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Sunday, August 13, 2006

Emotional Eating

Presented by Dr. Monica Ganz, director of events and support groups for OH

I decided to sit in on today’s emotional eating workshop, because it’s heavy on audience participation and I thought it would be useful to see if any new information would be presented today. If you want to read about the full, prepared presentation, check out Saturday’s post.

This is more of a compilation of notes and tidbits extrapolated from today’s session.

The basic theme of the session is that everyone struggles with emotional eating in some form or another, but the key is how you handle it that determines whether it will derail your success.
Monica is big proponent of finding out your emotional eating triggers and using that knowledge to substitute other behaviors for eating. If you eat because you’re stressed out, find ways to relax yourself (bubble baths, aromatherapy, exercise, etc.). Monica uses a sound machine that lets her feel like she’s near the ocean to have alone time, because she believes we each need time for solace. One participant said she finds crafting (scrapbooking, needlecrafts, etc.) to be relaxing. An added bonus is that it keeps her hands busy, and that means she doesn’t graze or snack. Other ways participants mentioned they relax included drinking a cup of tea, doing crossword puzzles, online chatting, swimming and sunbathing and playing cards.

Another woman brought up a recent “A-ha Moment”: She’s 18 months post-op and has found herself grazing at night. One evening, she got involved cleaning her bedroom and found that it was 11 p.m. and she hadn’t eaten since dinner. It was at that point that she realized that she needed to keep herself busy in the evening to stave off her urge to snack. She said it’s frustrating to have these thinks pop up just when she thinks she has everything figured out, but Monica points out that this is a lifelong process. We’ll always learn new things about ourselves, our triggers and our needs.

For me, I’ve recently discovered that working at home has triggered me to graze at night. I’ve always been the type of person to eat at my desk, and I’m a workaholic – the two habits don’t mesh. What I didn’t realize is that when I started working from home in the evenings a few months ago, my couch became my desk. And when that happened, the urge to snack went from being something that only happened at the office to something that I had almost around the clock – because I no longer felt like I was leaving the office. Monica, who has worked from home for the last 20-plus years, said setting boundaries is the key. She’s had similar issues, which is why she has a dedicated workspace in her home and sets specific work hours so that she officially leaves the office each day. Not a bad idea.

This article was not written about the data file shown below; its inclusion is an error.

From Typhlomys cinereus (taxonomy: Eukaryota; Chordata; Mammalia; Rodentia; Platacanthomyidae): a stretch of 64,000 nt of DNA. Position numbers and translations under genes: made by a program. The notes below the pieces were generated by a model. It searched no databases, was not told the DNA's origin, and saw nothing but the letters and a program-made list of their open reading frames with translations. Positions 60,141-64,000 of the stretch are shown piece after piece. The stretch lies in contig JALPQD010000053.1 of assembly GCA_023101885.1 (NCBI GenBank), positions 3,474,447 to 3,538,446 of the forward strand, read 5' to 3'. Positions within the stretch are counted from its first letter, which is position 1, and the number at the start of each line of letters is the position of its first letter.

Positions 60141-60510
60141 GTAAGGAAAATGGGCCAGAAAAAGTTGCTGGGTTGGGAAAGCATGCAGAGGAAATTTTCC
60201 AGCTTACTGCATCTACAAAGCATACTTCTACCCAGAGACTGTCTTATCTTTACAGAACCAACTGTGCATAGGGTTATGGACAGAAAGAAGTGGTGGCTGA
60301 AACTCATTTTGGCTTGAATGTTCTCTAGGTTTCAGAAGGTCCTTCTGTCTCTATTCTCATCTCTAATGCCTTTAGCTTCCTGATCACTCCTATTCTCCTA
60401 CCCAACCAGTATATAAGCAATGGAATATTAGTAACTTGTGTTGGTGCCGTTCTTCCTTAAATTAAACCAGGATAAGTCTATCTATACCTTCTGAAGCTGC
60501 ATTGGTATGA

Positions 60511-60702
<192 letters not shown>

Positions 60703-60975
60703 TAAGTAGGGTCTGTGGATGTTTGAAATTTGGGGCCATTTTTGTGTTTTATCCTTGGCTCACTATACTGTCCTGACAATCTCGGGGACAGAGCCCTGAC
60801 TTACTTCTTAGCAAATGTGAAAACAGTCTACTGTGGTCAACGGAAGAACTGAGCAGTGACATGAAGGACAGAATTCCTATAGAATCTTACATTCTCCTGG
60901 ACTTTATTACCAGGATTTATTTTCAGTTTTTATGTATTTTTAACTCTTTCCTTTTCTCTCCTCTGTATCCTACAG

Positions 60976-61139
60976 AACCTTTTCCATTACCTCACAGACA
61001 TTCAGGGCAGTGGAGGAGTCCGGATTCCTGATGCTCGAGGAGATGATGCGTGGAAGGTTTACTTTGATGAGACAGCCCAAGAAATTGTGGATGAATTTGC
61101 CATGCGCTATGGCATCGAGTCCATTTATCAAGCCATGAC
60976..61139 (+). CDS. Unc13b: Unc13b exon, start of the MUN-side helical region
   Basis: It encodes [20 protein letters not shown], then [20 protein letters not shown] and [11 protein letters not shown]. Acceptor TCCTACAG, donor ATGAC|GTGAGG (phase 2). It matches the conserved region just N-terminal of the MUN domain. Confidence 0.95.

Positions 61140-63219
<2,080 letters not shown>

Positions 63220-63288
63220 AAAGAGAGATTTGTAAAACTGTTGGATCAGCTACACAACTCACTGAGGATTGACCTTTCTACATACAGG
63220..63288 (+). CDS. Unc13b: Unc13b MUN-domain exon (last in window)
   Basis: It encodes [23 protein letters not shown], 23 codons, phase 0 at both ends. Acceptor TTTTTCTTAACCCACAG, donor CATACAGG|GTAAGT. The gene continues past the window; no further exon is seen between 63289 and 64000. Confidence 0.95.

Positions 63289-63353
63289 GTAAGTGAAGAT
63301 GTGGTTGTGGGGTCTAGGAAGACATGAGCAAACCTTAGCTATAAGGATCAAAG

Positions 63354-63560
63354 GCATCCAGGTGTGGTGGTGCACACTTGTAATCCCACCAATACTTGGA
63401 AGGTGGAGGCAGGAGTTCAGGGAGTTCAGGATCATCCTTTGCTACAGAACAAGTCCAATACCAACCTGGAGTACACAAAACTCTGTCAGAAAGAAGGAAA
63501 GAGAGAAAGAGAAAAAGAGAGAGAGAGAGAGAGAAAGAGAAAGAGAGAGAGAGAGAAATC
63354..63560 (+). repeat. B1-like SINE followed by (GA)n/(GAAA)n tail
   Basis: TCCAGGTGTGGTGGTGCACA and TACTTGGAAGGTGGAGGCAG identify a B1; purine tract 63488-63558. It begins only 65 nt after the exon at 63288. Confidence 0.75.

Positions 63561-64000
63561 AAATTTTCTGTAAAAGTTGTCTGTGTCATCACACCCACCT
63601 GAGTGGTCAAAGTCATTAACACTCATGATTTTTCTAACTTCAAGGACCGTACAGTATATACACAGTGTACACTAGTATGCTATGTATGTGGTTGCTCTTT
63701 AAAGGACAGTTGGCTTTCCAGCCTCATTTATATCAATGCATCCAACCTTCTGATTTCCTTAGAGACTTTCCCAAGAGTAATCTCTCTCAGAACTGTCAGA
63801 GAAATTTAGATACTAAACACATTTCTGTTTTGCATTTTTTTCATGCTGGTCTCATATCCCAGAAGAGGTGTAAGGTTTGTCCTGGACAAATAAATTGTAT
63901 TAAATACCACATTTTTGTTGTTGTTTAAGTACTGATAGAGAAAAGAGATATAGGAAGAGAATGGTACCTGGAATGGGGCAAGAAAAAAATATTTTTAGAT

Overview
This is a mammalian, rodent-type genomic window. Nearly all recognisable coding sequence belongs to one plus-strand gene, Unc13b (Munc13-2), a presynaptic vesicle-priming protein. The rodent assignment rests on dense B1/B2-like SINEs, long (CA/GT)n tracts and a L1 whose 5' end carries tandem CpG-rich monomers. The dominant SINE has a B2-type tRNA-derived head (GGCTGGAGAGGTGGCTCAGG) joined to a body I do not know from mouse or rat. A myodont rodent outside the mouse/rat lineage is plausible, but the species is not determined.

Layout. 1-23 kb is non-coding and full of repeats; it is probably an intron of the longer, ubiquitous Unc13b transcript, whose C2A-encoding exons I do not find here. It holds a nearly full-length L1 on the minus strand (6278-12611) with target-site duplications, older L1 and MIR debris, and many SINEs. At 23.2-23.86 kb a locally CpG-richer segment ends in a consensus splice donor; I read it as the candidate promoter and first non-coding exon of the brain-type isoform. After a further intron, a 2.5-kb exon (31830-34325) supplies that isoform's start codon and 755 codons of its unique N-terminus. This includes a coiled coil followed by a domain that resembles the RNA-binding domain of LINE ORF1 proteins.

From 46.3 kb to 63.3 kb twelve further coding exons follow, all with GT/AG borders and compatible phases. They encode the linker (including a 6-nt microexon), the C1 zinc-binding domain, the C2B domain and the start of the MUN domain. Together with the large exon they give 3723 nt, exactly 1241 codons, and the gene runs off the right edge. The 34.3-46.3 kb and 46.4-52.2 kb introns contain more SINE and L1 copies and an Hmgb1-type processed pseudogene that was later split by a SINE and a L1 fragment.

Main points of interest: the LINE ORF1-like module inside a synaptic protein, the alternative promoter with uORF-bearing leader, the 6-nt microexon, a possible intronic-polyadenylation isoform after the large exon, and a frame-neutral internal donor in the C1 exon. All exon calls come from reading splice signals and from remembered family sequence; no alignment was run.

The lone man in the group is considering surgery. He said he has a habit of unwinding in front of the computer and often eats while chatting or playing games. After asking him a few questions, Monica drew from him a big picture of his basic day. He works 5 a.m. to 5 p.m. He said he typically eats breakfast at 10 a.m., lunch at noon, a snack (like a full sandwich) at 5 p.m., dinner at 7 p.m. and then grazes until 3 a.m. some nights.

Monica explained to him that by grouping some meals so close together and then having a huge gap between others leads him to severe highs and lows in his blood sugar. Planning his eating episodes to be equally spaced apart will enable him to keep his blood sugar level and also control his portions.

The subject then turned to cravings. One woman from the group talked about how sometimes her cravings for cake or sweets are so overpowering that she goes ahead and buys the cake, eats one bite and throws it away. She knows she’s spending hundreds of dollars on food that she tosses in the garbage, but it helps her stay on track. She also talked about occasionally getting something that she takes a bite of and then spits out without swallowing it. She enjoys the taste but doesn’t worry about the calories or after-effects of eating off-program foods.

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